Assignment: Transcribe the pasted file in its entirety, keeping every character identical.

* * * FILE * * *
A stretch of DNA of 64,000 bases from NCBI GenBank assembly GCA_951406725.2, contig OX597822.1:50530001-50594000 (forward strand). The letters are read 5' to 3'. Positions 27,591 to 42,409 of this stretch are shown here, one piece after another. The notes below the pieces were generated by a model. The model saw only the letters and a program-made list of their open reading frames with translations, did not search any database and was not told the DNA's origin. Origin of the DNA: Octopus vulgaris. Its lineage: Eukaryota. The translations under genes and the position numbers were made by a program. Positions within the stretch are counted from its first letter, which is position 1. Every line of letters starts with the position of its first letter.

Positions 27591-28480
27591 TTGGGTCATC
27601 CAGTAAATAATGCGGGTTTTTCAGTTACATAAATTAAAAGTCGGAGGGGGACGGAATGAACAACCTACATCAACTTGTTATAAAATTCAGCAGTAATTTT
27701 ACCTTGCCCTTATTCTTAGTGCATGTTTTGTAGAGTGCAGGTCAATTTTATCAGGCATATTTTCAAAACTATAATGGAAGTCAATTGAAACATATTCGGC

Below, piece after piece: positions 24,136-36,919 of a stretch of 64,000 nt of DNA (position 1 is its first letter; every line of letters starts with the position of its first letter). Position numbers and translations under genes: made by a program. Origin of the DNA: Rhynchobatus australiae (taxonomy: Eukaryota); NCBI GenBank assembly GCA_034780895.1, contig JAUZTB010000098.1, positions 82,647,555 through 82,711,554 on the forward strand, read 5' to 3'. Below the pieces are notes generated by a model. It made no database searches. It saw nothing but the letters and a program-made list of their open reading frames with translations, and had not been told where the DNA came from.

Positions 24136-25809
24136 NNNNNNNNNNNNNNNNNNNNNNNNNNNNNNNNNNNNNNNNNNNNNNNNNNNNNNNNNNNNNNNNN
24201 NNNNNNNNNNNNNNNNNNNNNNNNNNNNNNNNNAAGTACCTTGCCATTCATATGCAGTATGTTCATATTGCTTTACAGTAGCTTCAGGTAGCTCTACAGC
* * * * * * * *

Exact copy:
A stretch of DNA of 64,000 bases from NCBI GenBank assembly GCA_951406725.2, contig OX597822.1:50530001-50594000 (forward strand). The letters are read 5' to 3'. Positions 27,591 to 42,409 of this stretch are shown here, one piece after another. The notes below the pieces were generated by a model. The model saw only the letters and a program-made list of their open reading frames with translations, did not search any database and was not told the DNA's origin. Origin of the DNA: Octopus vulgaris. Its lineage: Eukaryota. The translations under genes and the position numbers were made by a program. Positions within the stretch are counted from its first letter, which is position 1. Every line of letters starts with the position of its first letter.

Positions 27591-28480
27591 TTGGGTCATC
27601 CAGTAAATAATGCGGGTTTTTCAGTTACATAAATTAAAAGTCGGAGGGGGACGGAATGAACAACCTACATCAACTTGTTATAAAATTCAGCAGTAATTTT
27701 ACCTTGCCCTTATTCTTAGTGCATGTTTTGTAGAGTGCAGGTCAATTTTATCAGGCATATTTTCAAAACTATAATGGAAGTCAATTGAAACATATTCGGC

Below, piece after piece: positions 24,136-36,919 of a stretch of 64,000 nt of DNA (position 1 is its first letter; every line of letters starts with the position of its first letter). Position numbers and translations under genes: made by a program. Origin of the DNA: Rhynchobatus australiae (taxonomy: Eukaryota); NCBI GenBank assembly GCA_034780895.1, contig JAUZTB010000098.1, positions 82,647,555 through 82,711,554 on the forward strand, read 5' to 3'. Below the pieces are notes generated by a model. It made no database searches. It saw nothing but the letters and a program-made list of their open reading frames with translations, and had not been told where the DNA came from.

Positions 24136-25809
24136 NNNNNNNNNNNNNNNNNNNNNNNNNNNNNNNNNNNNNNNNNNNNNNNNNNNNNNNNNNNNNNNNN
24201 NNNNNNNNNNNNNNNNNNNNNNNNNNNNNNNNNAAGTACCTTGCCATTCATATGCAGTATGTTCATATTGCTTTACAGTAGCTTCAGGTAGCTCTACAGC